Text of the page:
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I bumped into a pretty handy article today on Forbes about the IoT in North America. The piece, penned by John Koetsier, grabs some numbers from The IoT Revolution and Landscape: The Essential North American Companies in IoT – a joint project between Readwrite and Spoke Intelligence. The numbers are pretty extraordinary when you think about how young the IoT is as an industry: 2,748 companies in the U.S. alone. 342,000 workers. $125 Billion in funding. $613 Billion in value already created.
In case you’re wondering, I am not here to validate or dispute those numbers. Let’s take them at face value for now. What strikes me from that report, and what I want to touch on before I forget, is the weird sense of deja-vu I felt when I first laid eyes on the accompanying chart (see below). It shows North American IoT-focused companies that have already raised over $50M:
That type of chart comes up in one form or another every time a new technology or industry pops up and begins to scale. I remember seeing charts like this back when everyone was trying to be the next Facebook, the next Twitter, the next Meerkat, the next Snapchat. And so I am having a strange case of deja-vu today: Tons of money and startups whose names you will never know, a big wall of “let’s give it a shot,” and a a somewhat successful attempt to organize each subset of the space into clearly defined sectors. It helps illustrate the nature of the disruption game: lots of fish, lots of churn, but only a handful of big winners in the end. That chart will probably look very different a year from now.
Now that I’ve gotten that out of the way, I have a few quick observations to share:
- Seeing this much interest and resources being thrown at the IoT is a very good sign. The IoT is clearly going to revolutionize the way we live and work, so I would be worried if only a few hundred companies in the US were interested in getting into it. So this is great. Not only does it show the scale of the potential for the IoT, it also ensures that a vast pool of ideas and solutions, and talent will feed into the space long before it has a chance to mature.
- The attrition rate in the next 5 years is going to be brutal. Most of the smallest startups in the space will fail, many of the resilient ones will retool and retask, and the lucky ones will be acquired by bigger fish. Three or four should emerge as long-term industry leaders, but that will probably be it.
- Note the presence of pretty well established companies in that chart, including Apple, Google, Nike and Oakley. Keep an eye on that. Those companies aren’t just “also in” or following the pack. Expect very big plays from established brands in the IoT.
- Of the companies listed in the IoT Revolution e-Book, 83% are private. Only 16% have been acquired, and 3% are already public. You can almost see the equilibrium hiding in those ratios. Those numbers look encouragingly healthy.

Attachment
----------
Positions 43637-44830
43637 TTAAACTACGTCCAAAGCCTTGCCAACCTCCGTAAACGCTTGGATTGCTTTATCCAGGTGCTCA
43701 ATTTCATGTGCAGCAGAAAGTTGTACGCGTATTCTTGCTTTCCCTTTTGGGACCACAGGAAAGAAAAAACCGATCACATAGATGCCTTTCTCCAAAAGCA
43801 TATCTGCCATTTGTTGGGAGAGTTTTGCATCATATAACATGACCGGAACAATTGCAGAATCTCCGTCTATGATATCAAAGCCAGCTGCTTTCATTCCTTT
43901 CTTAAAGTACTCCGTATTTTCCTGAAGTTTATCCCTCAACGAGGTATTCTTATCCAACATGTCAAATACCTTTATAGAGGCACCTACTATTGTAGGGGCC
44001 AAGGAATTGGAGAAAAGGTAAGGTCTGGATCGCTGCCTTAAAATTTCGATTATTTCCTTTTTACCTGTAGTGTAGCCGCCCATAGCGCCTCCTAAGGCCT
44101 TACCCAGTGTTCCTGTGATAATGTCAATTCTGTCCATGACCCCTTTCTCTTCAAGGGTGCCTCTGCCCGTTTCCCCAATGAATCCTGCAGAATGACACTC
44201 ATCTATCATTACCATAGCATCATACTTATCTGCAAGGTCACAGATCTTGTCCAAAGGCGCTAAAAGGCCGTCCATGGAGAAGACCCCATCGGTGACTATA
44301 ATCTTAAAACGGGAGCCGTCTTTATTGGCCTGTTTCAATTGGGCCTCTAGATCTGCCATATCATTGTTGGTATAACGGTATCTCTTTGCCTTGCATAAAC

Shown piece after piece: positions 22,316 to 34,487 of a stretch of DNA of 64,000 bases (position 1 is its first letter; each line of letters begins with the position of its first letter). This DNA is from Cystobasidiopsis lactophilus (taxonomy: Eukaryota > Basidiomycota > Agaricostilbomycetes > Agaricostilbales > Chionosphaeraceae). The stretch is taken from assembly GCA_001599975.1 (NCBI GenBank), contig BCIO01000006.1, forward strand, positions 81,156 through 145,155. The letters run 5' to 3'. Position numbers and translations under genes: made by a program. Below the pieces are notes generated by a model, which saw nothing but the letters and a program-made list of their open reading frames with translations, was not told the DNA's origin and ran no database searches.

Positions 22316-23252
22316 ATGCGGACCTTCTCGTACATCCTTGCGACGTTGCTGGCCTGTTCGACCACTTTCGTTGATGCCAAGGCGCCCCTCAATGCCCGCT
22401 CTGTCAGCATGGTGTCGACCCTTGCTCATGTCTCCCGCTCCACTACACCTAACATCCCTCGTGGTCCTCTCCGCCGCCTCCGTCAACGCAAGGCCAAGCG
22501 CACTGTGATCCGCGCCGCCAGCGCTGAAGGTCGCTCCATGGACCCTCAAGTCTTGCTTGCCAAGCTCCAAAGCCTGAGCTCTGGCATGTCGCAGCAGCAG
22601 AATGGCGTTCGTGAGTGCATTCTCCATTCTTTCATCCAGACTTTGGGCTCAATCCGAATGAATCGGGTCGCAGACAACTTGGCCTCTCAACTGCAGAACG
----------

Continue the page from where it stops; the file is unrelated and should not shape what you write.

- The lion’s share of investment appears to be focusing on vehicles (smart cars) and machine learning. My guess is that edge computing is going to be at least as big a part of this as cloud computing, if not considerably bigger. (More on that in my next piece, so stay tuned. I’ll explain myself.)
- Ironically (mostly because we hear so much about it), the connected home is one of the weakest areas of direct investment, according to the report. Two quick notes: 1. This doesn’t mean that the connected home market has been overhyped. It just means that the rest of the IoT market is that much bigger. 2. Other areas of focus, like machine learning, cloud, security, and facilitative reality, all feed into connected environment markets. Homes, workplaces, airports, cities – core IoT technologies will be at the heart of all of these applications, so don’t read this as an either/or equation. Read this as intersecting Venn diagrams: Investments in machine learning, security, mixed reality and cloud services are also ultimately investments in connected environments, even if they aren’t specific to connected environments at this juncture.
Anyway, that’s it. I didn’t want you to miss out on that data. You can find your way to all of this by way of John’s Forbes article. Happy reading.
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Olivier Blanchard has extensive experience managing product innovation, technology adoption, digital integration, and change management for industry leaders in the B2B, B2C, B2G sectors, and the IT channel. His passion is helping decision-makers and their organizations understand the many risks and opportunities of technology-driven disruption, and leverage innovation to build stronger, better, more competitive companies. Read Full Bio.